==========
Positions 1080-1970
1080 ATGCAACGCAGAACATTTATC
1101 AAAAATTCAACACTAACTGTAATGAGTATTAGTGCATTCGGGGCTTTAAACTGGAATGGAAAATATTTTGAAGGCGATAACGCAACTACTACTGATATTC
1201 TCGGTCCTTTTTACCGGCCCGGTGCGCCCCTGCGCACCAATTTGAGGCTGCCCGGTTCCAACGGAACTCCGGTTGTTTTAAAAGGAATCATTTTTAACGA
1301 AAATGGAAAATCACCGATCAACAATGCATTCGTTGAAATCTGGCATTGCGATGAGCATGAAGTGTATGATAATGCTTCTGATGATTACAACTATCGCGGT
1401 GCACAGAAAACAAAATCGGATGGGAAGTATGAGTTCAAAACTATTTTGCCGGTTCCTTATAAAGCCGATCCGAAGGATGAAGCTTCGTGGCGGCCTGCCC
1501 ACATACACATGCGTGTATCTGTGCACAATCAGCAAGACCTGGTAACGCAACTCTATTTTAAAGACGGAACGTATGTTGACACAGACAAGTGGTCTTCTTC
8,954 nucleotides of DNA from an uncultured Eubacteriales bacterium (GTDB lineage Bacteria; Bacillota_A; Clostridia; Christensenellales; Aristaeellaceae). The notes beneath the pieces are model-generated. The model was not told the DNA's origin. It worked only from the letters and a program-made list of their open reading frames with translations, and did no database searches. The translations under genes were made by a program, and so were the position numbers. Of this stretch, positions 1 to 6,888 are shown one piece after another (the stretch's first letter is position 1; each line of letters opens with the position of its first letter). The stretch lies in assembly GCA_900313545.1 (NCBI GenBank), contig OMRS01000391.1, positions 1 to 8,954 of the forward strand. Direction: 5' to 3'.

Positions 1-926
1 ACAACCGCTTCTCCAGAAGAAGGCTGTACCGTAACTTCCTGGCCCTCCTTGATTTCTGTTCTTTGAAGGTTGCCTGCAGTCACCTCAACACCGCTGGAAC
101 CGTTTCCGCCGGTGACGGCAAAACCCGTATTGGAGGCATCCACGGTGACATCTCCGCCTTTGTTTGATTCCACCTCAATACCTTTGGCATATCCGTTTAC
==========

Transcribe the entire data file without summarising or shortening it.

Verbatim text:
Positions 1080-1970
1080 ATGCAACGCAGAACATTTATC
1101 AAAAATTCAACACTAACTGTAATGAGTATTAGTGCATTCGGGGCTTTAAACTGGAATGGAAAATATTTTGAAGGCGATAACGCAACTACTACTGATATTC
1201 TCGGTCCTTTTTACCGGCCCGGTGCGCCCCTGCGCACCAATTTGAGGCTGCCCGGTTCCAACGGAACTCCGGTTGTTTTAAAAGGAATCATTTTTAACGA
1301 AAATGGAAAATCACCGATCAACAATGCATTCGTTGAAATCTGGCATTGCGATGAGCATGAAGTGTATGATAATGCTTCTGATGATTACAACTATCGCGGT
1401 GCACAGAAAACAAAATCGGATGGGAAGTATGAGTTCAAAACTATTTTGCCGGTTCCTTATAAAGCCGATCCGAAGGATGAAGCTTCGTGGCGGCCTGCCC
1501 ACATACACATGCGTGTATCTGTGCACAATCAGCAAGACCTGGTAACGCAACTCTATTTTAAAGACGGAACGTATGTTGACACAGACAAGTGGTCTTCTTC
8,954 nucleotides of DNA from an uncultured Eubacteriales bacterium (GTDB lineage Bacteria; Bacillota_A; Clostridia; Christensenellales; Aristaeellaceae). The notes beneath the pieces are model-generated. The model was not told the DNA's origin. It worked only from the letters and a program-made list of their open reading frames with translations, and did no database searches. The translations under genes were made by a program, and so were the position numbers. Of this stretch, positions 1 to 6,888 are shown one piece after another (the stretch's first letter is position 1; each line of letters opens with the position of its first letter). The stretch lies in assembly GCA_900313545.1 (NCBI GenBank), contig OMRS01000391.1, positions 1 to 8,954 of the forward strand. Direction: 5' to 3'.

Positions 1-926
1 ACAACCGCTTCTCCAGAAGAAGGCTGTACCGTAACTTCCTGGCCCTCCTTGATTTCTGTTCTTTGAAGGTTGCCTGCAGTCACCTCAACACCGCTGGAAC
101 CGTTTCCGCCGGTGACGGCAAAACCCGTATTGGAGGCATCCACGGTGACATCTCCGCCTTTGTTTGATTCCACCTCAATACCTTTGGCATATCCGTTTAC